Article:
Who Ruined the Humanities: A Response to Lee Siegel’s WSJ Essay

Reading Walden?

In his recent WSJ essay[1], Lee Siegel argues that it is acceptable and perhaps even laudable that the humanities are falling out of college curriculums as fewer and fewer students choose to major in the classical liberal arts such as: English, History, Philosophy, Classics, and Theology. I think he’s dead wrong. Though I appreciate the main point, which is that literature belongs to everyday life and is not something that ought to languish locked in an academic safe.

Siegel’s argument goes as follows:

”The classroom also ruins literature’s joys, as well as trivializing its jolting dissents.”

“Every other academic subject requires specialized knowledge and a mastery of skills and methods. Literature requires only that you be human. It does not have to be taught any more than dreaming has to be taught.”

Here’s what Siegel’s right about:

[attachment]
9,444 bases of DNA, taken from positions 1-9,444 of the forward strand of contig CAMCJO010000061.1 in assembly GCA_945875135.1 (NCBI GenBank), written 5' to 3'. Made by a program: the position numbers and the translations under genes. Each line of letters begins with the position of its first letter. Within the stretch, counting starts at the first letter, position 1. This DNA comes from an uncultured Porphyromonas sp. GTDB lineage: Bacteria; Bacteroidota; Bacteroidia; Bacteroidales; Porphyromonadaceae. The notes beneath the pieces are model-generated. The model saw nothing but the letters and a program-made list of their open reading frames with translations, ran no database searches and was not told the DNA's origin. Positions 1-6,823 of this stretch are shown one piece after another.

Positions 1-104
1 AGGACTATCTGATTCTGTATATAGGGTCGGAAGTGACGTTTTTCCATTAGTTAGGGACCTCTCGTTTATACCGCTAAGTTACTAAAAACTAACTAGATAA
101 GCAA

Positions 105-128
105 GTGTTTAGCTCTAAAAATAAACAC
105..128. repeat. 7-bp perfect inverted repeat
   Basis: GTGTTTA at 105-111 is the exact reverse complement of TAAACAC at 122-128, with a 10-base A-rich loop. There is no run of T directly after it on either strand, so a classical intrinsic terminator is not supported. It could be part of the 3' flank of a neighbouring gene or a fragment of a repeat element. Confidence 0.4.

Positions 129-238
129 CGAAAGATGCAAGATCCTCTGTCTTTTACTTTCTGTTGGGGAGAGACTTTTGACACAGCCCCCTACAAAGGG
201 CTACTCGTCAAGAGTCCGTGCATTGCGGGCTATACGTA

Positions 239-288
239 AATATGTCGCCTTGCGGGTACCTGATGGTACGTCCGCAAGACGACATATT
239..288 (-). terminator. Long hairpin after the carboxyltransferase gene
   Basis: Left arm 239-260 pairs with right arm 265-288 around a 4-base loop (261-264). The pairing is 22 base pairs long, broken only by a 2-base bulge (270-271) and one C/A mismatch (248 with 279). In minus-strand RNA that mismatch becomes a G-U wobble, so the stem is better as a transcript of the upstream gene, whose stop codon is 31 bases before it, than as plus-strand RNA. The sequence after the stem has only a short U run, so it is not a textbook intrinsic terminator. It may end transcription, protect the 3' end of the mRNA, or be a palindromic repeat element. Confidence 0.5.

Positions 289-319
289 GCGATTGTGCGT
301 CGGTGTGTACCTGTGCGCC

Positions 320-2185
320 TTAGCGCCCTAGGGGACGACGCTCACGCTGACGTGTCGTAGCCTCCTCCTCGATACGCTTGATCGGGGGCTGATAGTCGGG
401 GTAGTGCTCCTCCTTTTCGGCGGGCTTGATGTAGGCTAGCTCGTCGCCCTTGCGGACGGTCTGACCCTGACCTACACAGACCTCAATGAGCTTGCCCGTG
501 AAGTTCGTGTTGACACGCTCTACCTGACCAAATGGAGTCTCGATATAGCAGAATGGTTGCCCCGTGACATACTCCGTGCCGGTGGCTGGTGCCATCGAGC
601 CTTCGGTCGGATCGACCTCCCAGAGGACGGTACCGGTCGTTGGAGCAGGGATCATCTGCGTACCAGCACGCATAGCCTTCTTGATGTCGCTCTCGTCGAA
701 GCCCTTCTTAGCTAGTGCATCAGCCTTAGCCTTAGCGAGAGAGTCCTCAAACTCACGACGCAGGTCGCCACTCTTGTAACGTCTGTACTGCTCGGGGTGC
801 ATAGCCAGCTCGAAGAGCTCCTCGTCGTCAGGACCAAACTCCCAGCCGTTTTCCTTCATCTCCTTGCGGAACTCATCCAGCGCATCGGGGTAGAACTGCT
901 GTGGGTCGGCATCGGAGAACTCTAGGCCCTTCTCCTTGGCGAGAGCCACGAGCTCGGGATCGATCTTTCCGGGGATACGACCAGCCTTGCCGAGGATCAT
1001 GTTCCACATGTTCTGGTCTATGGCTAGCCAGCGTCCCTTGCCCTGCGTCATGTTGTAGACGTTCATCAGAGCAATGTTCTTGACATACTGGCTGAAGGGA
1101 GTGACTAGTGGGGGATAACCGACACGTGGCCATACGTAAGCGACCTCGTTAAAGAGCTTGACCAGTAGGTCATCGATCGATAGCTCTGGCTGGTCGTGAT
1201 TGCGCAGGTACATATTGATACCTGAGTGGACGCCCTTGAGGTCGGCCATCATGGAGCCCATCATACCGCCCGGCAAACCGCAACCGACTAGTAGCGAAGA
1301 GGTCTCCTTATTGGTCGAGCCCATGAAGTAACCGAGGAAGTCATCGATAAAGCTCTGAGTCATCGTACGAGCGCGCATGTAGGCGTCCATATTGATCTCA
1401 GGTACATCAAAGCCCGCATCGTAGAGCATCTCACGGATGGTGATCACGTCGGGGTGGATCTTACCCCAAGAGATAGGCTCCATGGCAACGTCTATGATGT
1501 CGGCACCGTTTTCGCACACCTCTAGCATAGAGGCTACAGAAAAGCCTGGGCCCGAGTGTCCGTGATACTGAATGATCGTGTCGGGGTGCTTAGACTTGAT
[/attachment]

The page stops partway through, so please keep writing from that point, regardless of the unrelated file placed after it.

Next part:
1)      Reading novels, attending plays and soaking in poetry is truly something that is part of a good human life, and these activities should be within the purview of all humans in all walks of life.

2)      He’s also right that the treatment of literature in today’s universities doesn’t do it justice and tends rather towards over-analyzing, deconstructing, and generally vivisecting the life out of worthy books.

Here’s where he’s wrong: 

1)      Mr. Siegel’s argument only applies to literature, not all the humanities (or liberal arts) as the title suggests. In the main body of the text, there is no mention of any of the other subjects (history, philosophy, classics, theology). This is actually rather important. It’s true that literature fits well into an ordinary life well-lived, though few people nowadays (or ever) actually spend the time on it (which is my second point).

  1. But the other subjects, particularly history and philosophy, are (or should be) very demanding disciplines that do profit students who are willing to attend them rigorously.
  2. Philosophy, good philosophy, for instance, is a logical description of reality that helps us clarify our words, morality and understanding of our world.